Top PSU lenders State Bank of India, Punjab National Bank and Union Bank of India slashed their benchmark lending rates by up to 90 basis points, a day after Prime Minister Narendra Modi asked banks to priorities their lending towards the poor and middle class.
The country’s largest lender, SBI reduced the marginal cost of funds based lending rate (MCLR) by 0.9% from 8.90% to 8% for one-year tenure, the bank said in a statement.
Flushed with funds after demonetization, the base interest rate for other tenures, including one month, three months and six months, has been slashed by 0.9%.
MCLR has been reduced by 0.9 percentage points to 8.10% for two-year term and 8.15% for three-year tenure.
Other public sector lenders Punjab National Bank (PNB) and Union Bank of India (UBI) too have brought down the benchmark interest rate by up to 0.9%.
PNB has cut its one-year MCLR rate by 0.7% to 8.45% from 9.15%, effective from Monday.
Lending rate was moderated by similar percentage points for 3 years and 5 years period to 8.60% and 8.75%, respectively.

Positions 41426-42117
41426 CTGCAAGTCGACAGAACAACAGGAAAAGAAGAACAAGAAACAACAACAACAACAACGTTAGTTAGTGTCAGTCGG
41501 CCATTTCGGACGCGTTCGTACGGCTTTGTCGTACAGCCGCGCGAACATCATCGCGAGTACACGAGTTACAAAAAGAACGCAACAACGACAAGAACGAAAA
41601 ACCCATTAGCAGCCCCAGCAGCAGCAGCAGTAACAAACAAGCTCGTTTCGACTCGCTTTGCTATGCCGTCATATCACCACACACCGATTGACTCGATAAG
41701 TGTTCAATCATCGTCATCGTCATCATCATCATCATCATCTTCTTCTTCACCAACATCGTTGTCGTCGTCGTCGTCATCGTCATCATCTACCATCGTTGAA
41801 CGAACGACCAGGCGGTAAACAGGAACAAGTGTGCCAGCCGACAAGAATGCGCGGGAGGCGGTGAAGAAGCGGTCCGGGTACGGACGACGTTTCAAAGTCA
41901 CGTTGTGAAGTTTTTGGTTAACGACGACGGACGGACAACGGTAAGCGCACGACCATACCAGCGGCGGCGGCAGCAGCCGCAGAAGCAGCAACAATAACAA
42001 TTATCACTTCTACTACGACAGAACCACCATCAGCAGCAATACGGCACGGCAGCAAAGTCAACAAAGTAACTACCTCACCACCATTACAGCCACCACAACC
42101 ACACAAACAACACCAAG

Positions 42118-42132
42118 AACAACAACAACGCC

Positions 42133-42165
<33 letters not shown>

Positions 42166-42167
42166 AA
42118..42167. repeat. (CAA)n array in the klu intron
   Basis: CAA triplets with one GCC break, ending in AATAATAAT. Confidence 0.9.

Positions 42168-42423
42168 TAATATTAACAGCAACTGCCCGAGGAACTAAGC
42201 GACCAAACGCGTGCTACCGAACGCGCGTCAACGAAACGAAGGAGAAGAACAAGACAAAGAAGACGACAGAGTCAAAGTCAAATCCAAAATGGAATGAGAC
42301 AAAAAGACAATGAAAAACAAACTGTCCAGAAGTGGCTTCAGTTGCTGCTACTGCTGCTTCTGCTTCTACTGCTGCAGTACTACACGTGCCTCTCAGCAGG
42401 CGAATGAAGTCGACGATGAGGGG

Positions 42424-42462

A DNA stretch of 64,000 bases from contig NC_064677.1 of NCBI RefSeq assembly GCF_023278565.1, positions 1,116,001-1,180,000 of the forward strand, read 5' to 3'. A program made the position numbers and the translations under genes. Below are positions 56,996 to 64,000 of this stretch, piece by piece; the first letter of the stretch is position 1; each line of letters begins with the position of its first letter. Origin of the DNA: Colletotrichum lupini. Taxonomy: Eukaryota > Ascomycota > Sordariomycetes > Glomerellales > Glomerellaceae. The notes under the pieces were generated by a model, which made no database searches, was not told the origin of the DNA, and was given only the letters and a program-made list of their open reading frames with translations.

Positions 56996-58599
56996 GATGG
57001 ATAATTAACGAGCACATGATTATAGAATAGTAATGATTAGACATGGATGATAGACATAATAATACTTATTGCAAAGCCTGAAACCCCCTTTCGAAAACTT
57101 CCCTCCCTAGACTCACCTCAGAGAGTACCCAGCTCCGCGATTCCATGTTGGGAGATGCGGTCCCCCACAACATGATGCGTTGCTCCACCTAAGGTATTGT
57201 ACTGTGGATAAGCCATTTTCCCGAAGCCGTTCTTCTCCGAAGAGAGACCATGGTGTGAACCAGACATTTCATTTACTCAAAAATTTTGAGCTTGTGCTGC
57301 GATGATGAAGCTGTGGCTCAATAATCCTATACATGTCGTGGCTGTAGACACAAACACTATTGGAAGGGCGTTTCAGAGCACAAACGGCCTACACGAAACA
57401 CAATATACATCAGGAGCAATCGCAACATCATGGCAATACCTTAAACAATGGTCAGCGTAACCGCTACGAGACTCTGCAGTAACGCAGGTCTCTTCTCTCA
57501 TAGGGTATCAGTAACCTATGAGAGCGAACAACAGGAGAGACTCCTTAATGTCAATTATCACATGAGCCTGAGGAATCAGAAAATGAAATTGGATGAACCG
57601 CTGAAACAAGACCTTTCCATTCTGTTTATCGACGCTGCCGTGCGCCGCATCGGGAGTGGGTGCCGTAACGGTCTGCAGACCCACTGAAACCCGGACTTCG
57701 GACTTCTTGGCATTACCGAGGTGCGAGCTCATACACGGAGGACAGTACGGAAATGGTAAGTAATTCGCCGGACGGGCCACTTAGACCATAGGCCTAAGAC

Similarly, Union Bank of India has reduced its MCLR by 0.65-0.9% to 8.65%, effective Monday. The revised one-year MCLR stands at 8.65%.
Welcoming rate reduction by banks, Economic Affairs Secretary Shaktikanta Das said in a tweet, “Trend of interest rate reduction follows demonetisation. Banks have substantial quantum of low cost funds now.”
“Welcome reduction of interest rates by SBI. Loan disbursements expected to pick up. Positive for the economy,” he added.
On Monday, the Prime Minister had asked banks to pay special attention towards the need of poor and middle class.
“While respecting the autonomy of the banks, I appeal to them to move beyond their traditional priorities, and keep the poor, the lower middle class, and the middle class at the focus of their activities,” he had said.
Last week, SBI’s subsidiary State Bank of Travancore had announced reduction in the lending rate, followed by another public lender IDBI which cut base interest rate by up to 0.6%.
Banks have moved to MCLR as their new benchmark lending rate from June, replacing the base rate system for new borrowers. It is calculated on the marginal cost of borrowing and return on net worth for banks. It was introduced by RBI to ensure fair interest rates to borrowers as well as banks.